This program will simulate the game show and with large enough simulation steps it will indeed confirm that it is better to switch.

use rand::Rng;
use rand::distributions::{IndependentSample, Range};

struct SimulationResult {
    win: bool,
    switch: bool,

// Run a single simulation of the Monty Hall problem.
fn simulate<R: Rng>(random_door: &Range<u32>, rng: &mut R)
                    -> SimulationResult {
    let car = random_door.ind_sample(rng);

    // This is our initial choice
    let mut choice = random_door.ind_sample(rng);

    // The game host opens a door
    let open = game_host_open(car, choice, rng);

    // Shall we switch?
    let switch = rng.gen();
    if switch {
        choice = switch_door(choice, open);

    SimulationResult { win: choice == car, switch: switch }

// Returns the door the game host opens given our choice and knowledge of
// where the car is. The game host will never open the door with the car.
fn game_host_open<R: Rng>(car: u32, choice: u32, rng: &mut R) -> u32 {
    let choices = free_doors(&[car, choice]);
    rand::seq::sample_slice(rng, &choices, 1)[0]

// Returns the door we switch to, given our current choice and
// the open door. There will only be one valid door.
fn switch_door(choice: u32, open: u32) -> u32 {
    free_doors(&[choice, open])[0]

fn free_doors(blocked: &[u32]) -> Vec<u32> {
    (0..3).filter(|x| !blocked.contains(x)).collect()

fn main() {
    // The estimation will be more accurate with more simulations
    let num_simulations = 10000;

    let mut rng = rand::thread_rng();
    let random_door = Range::new(0, 3);

    let (mut switch_wins, mut switch_losses) = (0, 0);
    let (mut keep_wins, mut keep_losses) = (0, 0);

    println!("Running {} simulations...", num_simulations);
    for _ in 0..num_simulations {
        let result = simulate(&random_door, &mut rng);

        match (result.win, result.switch) {
            (true, true) => switch_wins += 1,
            (true, false) => keep_wins += 1,
            (false, true) => switch_losses += 1,
            (false, false) => keep_losses += 1,

    let total_switches = switch_wins + switch_losses;
    let total_keeps = keep_wins + keep_losses;

    println!("Switched door {} times with {} wins and {} losses",
             total_switches, switch_wins, switch_losses);

    println!("Kept our choice {} times with {} wins and {} losses",
             total_keeps, keep_wins, keep_losses);

    // With a large number of simulations, the values should converge to
    // 0.667 and 0.333 respectively.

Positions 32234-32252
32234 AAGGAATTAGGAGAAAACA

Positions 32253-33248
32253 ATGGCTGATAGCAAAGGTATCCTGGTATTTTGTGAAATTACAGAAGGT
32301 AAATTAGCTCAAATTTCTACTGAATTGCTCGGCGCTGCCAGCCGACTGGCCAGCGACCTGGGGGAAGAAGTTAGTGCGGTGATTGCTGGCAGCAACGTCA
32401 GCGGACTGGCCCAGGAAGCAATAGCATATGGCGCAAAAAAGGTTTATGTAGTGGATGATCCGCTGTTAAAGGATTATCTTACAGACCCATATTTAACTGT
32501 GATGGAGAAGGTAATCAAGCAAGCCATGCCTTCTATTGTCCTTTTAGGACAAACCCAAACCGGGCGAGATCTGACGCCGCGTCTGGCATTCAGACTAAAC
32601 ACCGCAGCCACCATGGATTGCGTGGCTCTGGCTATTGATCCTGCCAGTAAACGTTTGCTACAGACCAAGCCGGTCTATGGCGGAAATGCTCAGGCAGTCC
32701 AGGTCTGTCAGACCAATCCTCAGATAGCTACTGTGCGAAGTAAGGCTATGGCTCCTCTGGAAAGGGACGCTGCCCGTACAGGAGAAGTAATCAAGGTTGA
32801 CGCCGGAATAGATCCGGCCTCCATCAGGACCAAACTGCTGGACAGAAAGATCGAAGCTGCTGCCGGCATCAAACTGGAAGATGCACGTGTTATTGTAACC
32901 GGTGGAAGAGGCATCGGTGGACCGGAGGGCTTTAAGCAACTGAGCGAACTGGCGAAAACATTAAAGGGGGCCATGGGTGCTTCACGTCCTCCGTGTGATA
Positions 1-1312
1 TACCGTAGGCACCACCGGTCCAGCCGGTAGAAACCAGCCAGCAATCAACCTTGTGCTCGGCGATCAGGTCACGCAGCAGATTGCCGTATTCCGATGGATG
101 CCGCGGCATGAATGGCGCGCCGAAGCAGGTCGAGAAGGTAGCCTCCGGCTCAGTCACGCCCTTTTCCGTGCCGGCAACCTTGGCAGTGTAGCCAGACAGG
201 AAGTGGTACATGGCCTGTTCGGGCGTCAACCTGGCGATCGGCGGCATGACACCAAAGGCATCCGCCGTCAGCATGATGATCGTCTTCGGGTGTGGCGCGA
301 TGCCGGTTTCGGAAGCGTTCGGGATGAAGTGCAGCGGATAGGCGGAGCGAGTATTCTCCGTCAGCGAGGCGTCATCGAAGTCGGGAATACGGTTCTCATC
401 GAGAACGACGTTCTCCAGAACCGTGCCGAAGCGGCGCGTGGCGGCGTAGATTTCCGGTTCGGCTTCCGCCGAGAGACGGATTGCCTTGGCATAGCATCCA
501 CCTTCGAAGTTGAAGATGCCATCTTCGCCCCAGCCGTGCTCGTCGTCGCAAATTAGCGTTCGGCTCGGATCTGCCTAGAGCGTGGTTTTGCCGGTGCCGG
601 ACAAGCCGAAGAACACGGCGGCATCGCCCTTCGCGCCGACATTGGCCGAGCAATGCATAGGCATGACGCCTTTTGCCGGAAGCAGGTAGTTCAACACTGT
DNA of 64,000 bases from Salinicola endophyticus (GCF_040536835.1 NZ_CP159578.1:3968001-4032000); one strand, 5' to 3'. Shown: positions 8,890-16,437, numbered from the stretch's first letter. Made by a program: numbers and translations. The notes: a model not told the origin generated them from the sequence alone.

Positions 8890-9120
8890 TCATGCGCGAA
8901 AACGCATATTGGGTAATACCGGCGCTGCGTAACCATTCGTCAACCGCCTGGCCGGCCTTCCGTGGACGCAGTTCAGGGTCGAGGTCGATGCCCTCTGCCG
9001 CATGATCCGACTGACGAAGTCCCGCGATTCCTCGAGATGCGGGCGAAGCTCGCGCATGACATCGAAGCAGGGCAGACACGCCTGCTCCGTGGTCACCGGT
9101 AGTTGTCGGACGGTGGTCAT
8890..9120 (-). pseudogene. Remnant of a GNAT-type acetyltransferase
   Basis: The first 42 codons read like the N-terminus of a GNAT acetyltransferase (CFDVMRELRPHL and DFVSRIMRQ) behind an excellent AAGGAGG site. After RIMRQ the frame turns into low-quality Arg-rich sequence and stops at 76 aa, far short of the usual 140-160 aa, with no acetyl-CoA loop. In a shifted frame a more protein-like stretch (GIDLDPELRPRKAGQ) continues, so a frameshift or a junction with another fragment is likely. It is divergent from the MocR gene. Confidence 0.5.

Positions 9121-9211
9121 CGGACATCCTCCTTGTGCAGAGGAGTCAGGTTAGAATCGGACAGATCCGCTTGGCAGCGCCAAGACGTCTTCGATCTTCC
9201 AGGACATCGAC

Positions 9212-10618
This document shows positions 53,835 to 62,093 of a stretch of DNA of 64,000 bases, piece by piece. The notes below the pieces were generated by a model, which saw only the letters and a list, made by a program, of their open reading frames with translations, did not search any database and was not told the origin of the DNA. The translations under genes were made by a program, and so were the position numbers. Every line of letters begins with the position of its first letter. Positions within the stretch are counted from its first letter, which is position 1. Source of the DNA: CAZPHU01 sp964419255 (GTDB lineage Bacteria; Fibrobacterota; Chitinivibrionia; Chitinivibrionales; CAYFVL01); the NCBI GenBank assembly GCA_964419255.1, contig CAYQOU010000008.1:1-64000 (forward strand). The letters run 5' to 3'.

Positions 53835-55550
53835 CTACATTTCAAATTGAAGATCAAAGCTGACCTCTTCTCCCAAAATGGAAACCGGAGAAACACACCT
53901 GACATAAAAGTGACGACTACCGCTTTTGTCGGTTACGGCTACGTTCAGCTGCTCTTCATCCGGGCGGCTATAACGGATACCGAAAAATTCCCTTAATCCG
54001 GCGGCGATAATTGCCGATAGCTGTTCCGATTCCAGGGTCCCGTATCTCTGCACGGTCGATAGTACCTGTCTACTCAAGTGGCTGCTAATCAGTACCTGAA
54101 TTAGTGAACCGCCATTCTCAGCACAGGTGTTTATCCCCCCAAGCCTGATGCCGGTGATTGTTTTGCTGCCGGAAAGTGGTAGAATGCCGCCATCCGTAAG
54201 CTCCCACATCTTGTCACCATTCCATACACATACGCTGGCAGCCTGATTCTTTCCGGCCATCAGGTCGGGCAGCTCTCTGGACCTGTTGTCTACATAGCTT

println!("Estimated chance to win if we switch: {}",
             switch_wins as f32 / total_switches as f32);
    println!("Estimated chance to win if we don't: {}",
             keep_wins as f32 / total_keeps as f32);


pub use jitter::JitterRng;
pub use os::OsRng;



The ChaCha random number generator.


Sampling from random distributions.


The ISAAC random number generator.


Non-physical true random number generator based on timing jitter.


Interfaces to the operating system provided random number generators.


A wrapper around any Read to treat it as an RNG.


A wrapper around another RNG that reseeds it after it generates a certain number of random bytes.


Functions for randomly accessing and sampling sequences.



Iterator which will continuously generate random ascii characters.


A random number generator that uses the ChaCha20 algorithm [1].


A wrapper for generating floating point numbers uniformly in the closed interval [0,1] (including both endpoints).


Iterator which will generate a stream of random items.


A random number generator that uses ISAAC-64[1], the 64-bit variant of the ISAAC algorithm.


A random number generator that uses the ISAAC algorithm[1].


A wrapper for generating floating point numbers uniformly in the open interval (0,1) (not including either endpoint).


The standard RNG. This is designed to be efficient on the current platform.


The thread-local RNG.


An Xorshift[1] random number generator.



A type that can be randomly generated using an Rng.


A random number generator.


A random number generator that can be explicitly seeded to produce the same stream of randomness multiple times.



Generates a random value using the thread-local random number generator.


DEPRECATED: use seq::sample_iter instead.


Retrieve the lazily-initialized thread-local random number generator, seeded by the system. Intended to be used in method chaining style, e.g. thread_rng().gen::<i32>().


Create a weak random number generator with a default algorithm and seed.